Commentary by Michael Mackowski
In my many years of being an advocate for space exploration, I run into the same questions about why we should send people into space. Recently, the debate on where to go next (Moon, Mars, asteroids) has heated up and is even dividing the pro-space community. So I collected my notes and reviewed some news articles and commentaries and came up with the chart you see at the link here:
Let’s assume that the ultimate goal is to get people to Mars. The purpose of the chart is to consider how we accomplish that. And why. What are the options along the way? Do we need to go somewhere else first? How can we make it permanent and not just “flags and footprints”? What sort of space technology do we need?
The chart does not pretend to give any answers and it certainly is not all-inclusive. It simply tries to lay out the main issues that have been debated recently and offer some quick evaluation of the various factors involved. That evaluation, unfortunately, is not very optimistic. Considering the three main issues (where, how, and why), I don’t see an easy path to Mars at all. Space travel is difficult and expensive to begin with, and when you look at the obstacles to making any option workable, it’s not a pretty picture.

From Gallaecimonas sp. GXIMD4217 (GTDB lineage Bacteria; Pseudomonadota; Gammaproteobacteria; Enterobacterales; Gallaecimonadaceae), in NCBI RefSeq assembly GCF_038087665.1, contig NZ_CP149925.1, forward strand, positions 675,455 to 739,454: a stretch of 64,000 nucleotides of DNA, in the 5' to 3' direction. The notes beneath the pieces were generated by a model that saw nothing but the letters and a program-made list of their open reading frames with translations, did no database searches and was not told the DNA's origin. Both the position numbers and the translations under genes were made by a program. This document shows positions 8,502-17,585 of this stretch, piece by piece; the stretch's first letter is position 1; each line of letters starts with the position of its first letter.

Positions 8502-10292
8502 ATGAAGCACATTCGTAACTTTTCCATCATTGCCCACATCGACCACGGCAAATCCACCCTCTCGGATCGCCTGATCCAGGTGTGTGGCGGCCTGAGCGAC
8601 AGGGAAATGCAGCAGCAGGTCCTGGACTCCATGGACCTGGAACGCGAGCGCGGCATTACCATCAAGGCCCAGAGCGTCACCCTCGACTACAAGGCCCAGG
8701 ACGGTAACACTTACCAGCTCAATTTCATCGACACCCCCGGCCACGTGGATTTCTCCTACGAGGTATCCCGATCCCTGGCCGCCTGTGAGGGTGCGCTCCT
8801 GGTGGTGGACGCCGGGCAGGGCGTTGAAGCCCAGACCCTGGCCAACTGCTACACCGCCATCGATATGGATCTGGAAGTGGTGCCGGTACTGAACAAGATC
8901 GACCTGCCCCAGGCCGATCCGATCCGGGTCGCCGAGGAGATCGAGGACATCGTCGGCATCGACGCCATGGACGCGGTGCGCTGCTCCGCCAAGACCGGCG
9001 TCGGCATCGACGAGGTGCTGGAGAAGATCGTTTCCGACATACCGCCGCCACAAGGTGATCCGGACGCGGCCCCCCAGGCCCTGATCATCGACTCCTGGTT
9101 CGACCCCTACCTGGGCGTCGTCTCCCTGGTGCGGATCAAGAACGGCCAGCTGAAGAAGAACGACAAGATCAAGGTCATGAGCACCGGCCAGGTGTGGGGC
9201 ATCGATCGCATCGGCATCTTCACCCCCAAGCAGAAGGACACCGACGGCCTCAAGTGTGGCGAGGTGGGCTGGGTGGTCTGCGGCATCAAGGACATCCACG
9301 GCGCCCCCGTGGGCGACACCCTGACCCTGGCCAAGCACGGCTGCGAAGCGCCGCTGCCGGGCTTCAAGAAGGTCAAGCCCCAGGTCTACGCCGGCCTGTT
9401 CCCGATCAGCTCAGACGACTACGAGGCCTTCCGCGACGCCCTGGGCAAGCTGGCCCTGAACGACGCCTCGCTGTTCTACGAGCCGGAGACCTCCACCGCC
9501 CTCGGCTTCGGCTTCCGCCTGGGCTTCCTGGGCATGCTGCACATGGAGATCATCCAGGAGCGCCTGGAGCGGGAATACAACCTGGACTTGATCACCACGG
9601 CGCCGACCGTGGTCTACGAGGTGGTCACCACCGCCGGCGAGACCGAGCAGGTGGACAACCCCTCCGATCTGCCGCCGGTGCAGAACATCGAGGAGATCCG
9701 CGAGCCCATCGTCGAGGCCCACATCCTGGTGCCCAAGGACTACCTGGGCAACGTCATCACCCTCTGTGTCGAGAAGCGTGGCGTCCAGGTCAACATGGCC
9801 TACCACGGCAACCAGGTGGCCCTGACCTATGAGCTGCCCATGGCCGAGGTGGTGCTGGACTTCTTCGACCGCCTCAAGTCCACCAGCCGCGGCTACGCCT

On the bright side, private entities are serious about exploring and utilizing space. In the past, governments were the only institutions with the resources to do that. With better technology, commercial firms are now approaching the capabilities that were once only available to government institutions. Still, someone like Elon Musk alone could not have funded the entire Apollo program, so space enthusiasts should not have unrealistic expectations. It’s going to take a lot of patience, but there is hope out there.
Comments and feedback on the graphic are welcome.